“We thought that if we lasted for two to three years that would be fantastic.” So said Ringo Starr about the expectations he and his band mates had for a career in music. If the greatest creative force of the last half of the 20th century did not expect it to last then what about those others who had peeked through the door the Beatles had kicked down.
The more opportunistic inanities of the Mersey Beat had been rumbled. The 15 minutes of fame were up for Gerry & the Pacemakers, the Swinging Blue Jeans and others who had made a raucous racket but lacked the imagination to do anything but ride the bandwagon. For reasons beyond the understanding of us Brits the Dave Clark Five and Herman’s Hermits had endless hits in the U.S.A. In 1964 the competition for chart success was fierce. A band needed to come up with the goods or it was back to the provinces and the milk round. Here are three fine examples of British pop from this year.
“When You Walk In The Room” is the fourth of five singles (six in the US) released by the Searchers in 1964. The first two had been Number One hits in the UK so no pressure then. This is a great pop single but I am equally impressed by the process of the band, and producer Tony Hatch, going into Pye studios with the intent of fashioning a record to be a world wide hit and doing it so well.
The Searchers did not write their own material. They had hit with “Needles and Pins”, a Jackie de Shannon record written by Sonny Bono and Jack Nitzche. They returned to de Shannon for this song. Here is the palette, a folky song rocked up with a 12 string Rickenbacker, which the Byrds were to use on their Dylan covers. I love the Byrds but just listen to the opening of this song without thinking “Eight Miles High”…can’t be done.
When the hits dried up the band headed for cabaret in Britain. There was a bit of a revival in 1979 when Sire signed them and recorded a couple of LPs of likeable power pop. In the early 80s we had a Xmas party at our favourite London club/hangout. The Searchers did not usually play to such a young audience. Their set full of hits were just the thing to start the festive season and the band seemed to be enjoying themselves. They returned for an encore, the crowd insisted on a reprise of “Needles and Pins” and the band obliged. Everybody in the place danced, sang and smiled. It was a fine moment, I hope the group did enjoy it too.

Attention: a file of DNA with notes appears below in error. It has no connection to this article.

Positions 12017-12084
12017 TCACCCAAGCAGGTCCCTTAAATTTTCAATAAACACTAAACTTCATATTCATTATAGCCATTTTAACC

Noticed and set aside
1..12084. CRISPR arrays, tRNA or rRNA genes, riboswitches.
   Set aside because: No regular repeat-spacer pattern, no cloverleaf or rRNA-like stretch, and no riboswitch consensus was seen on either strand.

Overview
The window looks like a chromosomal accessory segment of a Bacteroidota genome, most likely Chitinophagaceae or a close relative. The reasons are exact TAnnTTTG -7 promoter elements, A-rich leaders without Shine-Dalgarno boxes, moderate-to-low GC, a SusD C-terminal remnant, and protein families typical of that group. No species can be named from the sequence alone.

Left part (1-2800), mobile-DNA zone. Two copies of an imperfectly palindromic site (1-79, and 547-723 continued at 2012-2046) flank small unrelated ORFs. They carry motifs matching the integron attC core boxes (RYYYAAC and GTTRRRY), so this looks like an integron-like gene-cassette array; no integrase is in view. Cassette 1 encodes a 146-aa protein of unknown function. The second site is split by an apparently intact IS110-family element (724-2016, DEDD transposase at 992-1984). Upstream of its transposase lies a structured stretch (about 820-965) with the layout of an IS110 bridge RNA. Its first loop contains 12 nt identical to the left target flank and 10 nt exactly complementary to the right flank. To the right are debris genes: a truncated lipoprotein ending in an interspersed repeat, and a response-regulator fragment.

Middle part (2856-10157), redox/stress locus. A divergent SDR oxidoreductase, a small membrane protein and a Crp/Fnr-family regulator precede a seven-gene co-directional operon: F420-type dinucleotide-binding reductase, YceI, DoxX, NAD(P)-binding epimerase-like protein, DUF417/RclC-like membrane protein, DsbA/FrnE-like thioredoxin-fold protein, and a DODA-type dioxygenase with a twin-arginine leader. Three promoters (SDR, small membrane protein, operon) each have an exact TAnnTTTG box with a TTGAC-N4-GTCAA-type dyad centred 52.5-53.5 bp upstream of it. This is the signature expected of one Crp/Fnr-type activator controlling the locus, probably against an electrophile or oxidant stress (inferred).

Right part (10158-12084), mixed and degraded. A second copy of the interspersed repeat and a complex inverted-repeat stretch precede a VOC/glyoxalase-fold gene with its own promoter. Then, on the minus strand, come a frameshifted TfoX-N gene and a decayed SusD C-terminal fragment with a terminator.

The Hollies were the first of the great Manchester bands. Their high energy, harmonised versions of R & B hits had established them and this British song continued their success. By 1966 they were releasing their own songs, written by singer Allan Clarke and guitarists Tony Hicks and Graham Nash. These singles brought them more success in the US. Nash, unhappy at a “Hollies Sing Dylan” LP, hooked up with Crosby and Stills to form a band destined for superstardom. The Hollies continued to have hits but headed for the middle of the road and for cabaret.
The collected work of the Hollies is a fine example of how a young group started with the Mersey Beat and developed a more sophisticated approach to their music. Tony Hicks is, apparently, an unassuming guy. his contribution to the Hollies sound, writing, playing and vocally, is integral to their success. He is an overlooked talent in the first wave of British pop music.
The Pretty Things were promoted as being wilder than the Rolling Stones, largely, it seems, on the basis of singer Phil May having longer hair than Jagger. “Don’t Bring Me Down” is one of their fine singles released between 1964 and 66. The music was short (just 2 minutes), sharp and spiky. They were not too successful. I guess the Stones were wild enough in those days. Young Englishmen trying to play like Bo Diddley and inventing garage rock almost accidentally.
The Things changed like many groups. In 1968 they recorded a psychedelic “concept” LP. It was released in the same week as the “White Album”, “Beggar’s Banquet” and “Village Green Preservation Society”. By 1968 you had to be pretty damn good if you wanted to be heard. There are only so many hours in the day to listen to music. “S.F. Sorrow” was overlooked and it is for their influential singles that the band is best remembered.